Elizabeth Jasper Writer
Contemporary ~ adj. 1. living, occurring, or originating at the
same time. 2. Belonging to, or occurring
in the present > modern in style or design.
Romance ~ noun. 1. A
pleasurable feeling of excitement and wonder associated with love > a love
affair, especially a relatively brief and light-hearted one. > a book or
film dealing with love in a sentimental or idealized way. 2. a quality of feeling of mystery, excitement
and remoteness from everyday life. 3. A
medieval tale dealing with a hero of chivalry, of the kind common in the
Romance languages. 4. Music, a short
~ verb. 1. Be involved in an amorous relationship with (someone). 2. Seek the attention or custom of,
especially by use of flattery. 3.
romanticize. (OCED, 11th
From the point of view of a writer, the
‘contemporary’ part of the genre title is straightforward. If you, or someone you know, or know of, who
has lived through the events or period described, then that is
contemporary. So, when I wrote a story
about a girl growing up in the 1960s, it could be described as contemporary
because I, along with many other people, can remember the 1960s and the events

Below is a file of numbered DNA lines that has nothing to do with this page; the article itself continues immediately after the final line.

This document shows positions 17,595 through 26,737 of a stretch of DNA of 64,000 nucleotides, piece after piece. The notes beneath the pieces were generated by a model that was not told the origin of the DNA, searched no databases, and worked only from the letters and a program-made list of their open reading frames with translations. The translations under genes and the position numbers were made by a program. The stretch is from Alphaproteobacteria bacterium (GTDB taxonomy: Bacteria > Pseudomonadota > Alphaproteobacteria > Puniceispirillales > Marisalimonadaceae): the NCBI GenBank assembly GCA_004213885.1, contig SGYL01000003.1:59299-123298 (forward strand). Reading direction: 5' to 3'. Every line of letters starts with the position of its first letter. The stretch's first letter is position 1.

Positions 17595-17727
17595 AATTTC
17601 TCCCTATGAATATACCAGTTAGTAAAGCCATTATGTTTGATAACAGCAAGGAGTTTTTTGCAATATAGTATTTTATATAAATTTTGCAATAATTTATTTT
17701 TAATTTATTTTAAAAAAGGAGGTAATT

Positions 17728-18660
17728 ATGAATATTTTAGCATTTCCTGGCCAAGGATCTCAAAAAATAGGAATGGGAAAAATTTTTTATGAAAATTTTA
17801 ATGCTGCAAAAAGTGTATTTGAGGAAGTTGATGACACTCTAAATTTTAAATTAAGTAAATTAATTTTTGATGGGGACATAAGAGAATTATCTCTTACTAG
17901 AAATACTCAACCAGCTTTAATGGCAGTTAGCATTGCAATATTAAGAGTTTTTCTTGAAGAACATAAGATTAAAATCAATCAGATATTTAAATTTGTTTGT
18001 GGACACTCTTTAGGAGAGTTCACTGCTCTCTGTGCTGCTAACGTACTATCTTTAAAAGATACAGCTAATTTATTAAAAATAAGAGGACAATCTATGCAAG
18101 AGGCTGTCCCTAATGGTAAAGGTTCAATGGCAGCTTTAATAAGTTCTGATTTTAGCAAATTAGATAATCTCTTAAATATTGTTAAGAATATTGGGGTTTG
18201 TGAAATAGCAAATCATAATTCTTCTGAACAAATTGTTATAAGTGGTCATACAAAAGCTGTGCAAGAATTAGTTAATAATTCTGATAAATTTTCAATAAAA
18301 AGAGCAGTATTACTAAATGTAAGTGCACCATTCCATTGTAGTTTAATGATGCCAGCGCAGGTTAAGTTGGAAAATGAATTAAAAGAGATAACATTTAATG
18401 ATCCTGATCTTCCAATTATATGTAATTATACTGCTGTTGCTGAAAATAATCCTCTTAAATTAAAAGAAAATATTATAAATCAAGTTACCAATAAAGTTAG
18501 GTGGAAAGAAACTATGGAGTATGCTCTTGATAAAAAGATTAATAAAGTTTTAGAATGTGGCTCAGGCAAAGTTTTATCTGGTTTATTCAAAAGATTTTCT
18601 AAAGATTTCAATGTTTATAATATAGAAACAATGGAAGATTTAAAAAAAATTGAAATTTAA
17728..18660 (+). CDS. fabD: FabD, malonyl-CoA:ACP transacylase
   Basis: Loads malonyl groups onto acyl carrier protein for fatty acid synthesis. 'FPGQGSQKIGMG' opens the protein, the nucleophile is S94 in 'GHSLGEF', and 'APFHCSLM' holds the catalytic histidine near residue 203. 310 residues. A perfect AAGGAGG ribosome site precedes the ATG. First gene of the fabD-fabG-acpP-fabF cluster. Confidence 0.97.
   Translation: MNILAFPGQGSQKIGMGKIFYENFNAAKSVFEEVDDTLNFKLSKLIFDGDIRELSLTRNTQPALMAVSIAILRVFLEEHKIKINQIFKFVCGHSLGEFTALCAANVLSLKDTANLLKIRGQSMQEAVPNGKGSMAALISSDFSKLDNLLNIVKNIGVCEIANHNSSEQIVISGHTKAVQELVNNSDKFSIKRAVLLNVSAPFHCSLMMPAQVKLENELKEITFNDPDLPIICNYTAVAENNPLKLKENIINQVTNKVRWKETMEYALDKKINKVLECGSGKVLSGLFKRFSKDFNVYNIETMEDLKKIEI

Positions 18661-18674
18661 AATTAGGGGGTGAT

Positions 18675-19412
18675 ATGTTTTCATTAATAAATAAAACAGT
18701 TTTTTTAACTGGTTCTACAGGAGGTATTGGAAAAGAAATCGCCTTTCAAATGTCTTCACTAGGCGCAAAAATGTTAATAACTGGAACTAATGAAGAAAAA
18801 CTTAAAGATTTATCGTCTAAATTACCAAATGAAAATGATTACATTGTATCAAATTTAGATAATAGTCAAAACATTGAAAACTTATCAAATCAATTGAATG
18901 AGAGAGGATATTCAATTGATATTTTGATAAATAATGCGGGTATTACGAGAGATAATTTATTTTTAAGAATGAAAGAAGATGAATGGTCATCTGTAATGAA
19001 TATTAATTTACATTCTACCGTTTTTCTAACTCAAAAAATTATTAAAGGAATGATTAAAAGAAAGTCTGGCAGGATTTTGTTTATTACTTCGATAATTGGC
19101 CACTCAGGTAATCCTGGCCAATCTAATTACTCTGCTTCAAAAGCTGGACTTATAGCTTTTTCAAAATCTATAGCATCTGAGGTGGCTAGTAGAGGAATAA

that took place back then. As the girl in the story was only eleven, there was
no question of there being any ‘romance’ in there whatsoever.
Romance, though, is a particularly difficult
term for the writer to quantify. When
does a story become a romance? Is it
when the protagonists exchange warm glances, or when they first kiss, or when
they achieve their (ahem!) happy ending? How much romantic content is necessary in a
book for it to be described as a romance? How much does romance have to do with
sex? Does a focus on the sexual aspects of a relationship mean a book cannot be
described as a romance? When does a book move beyond being described as a sexy
romance into the realms of erotic fiction? How does Chick-Lit fit in to
contemporary romance? Or, is it a question of a reader instinctively knowing
what contemporary romance is when she reads it?
I’m currently writing a sequel to the 1960s
story, and it does have some romantic aspects. Teenage girls and boys are
discovering one another throughout the story and by the end they have
boyfriends and girlfriends. How can I
describe this story? YA Romance, Coming
of Age Romance, or just YA or Coming of Age? When my mum’s best friend devours
Mills & Boom Romances by the dozen, it would appear to be straightforward,
but Mills & Boon have ‘levels’ of romance, from innocent, romantic
relationships to quite steamy ones. Then there is the infamous ’Fifty Shades of
Grey’. Romance, or erotica? If a relationship is examined in depth within
a book, does that qualify as romance, even if the relationship is abusive but
the protagonists love one another?
So many questions, and the answers will be
different from every reader’s or writer’s point of view depending on their
personal experiences and preferences.
So, how can a writer judge
whether or not their work is a romance?
Answers on a postcard…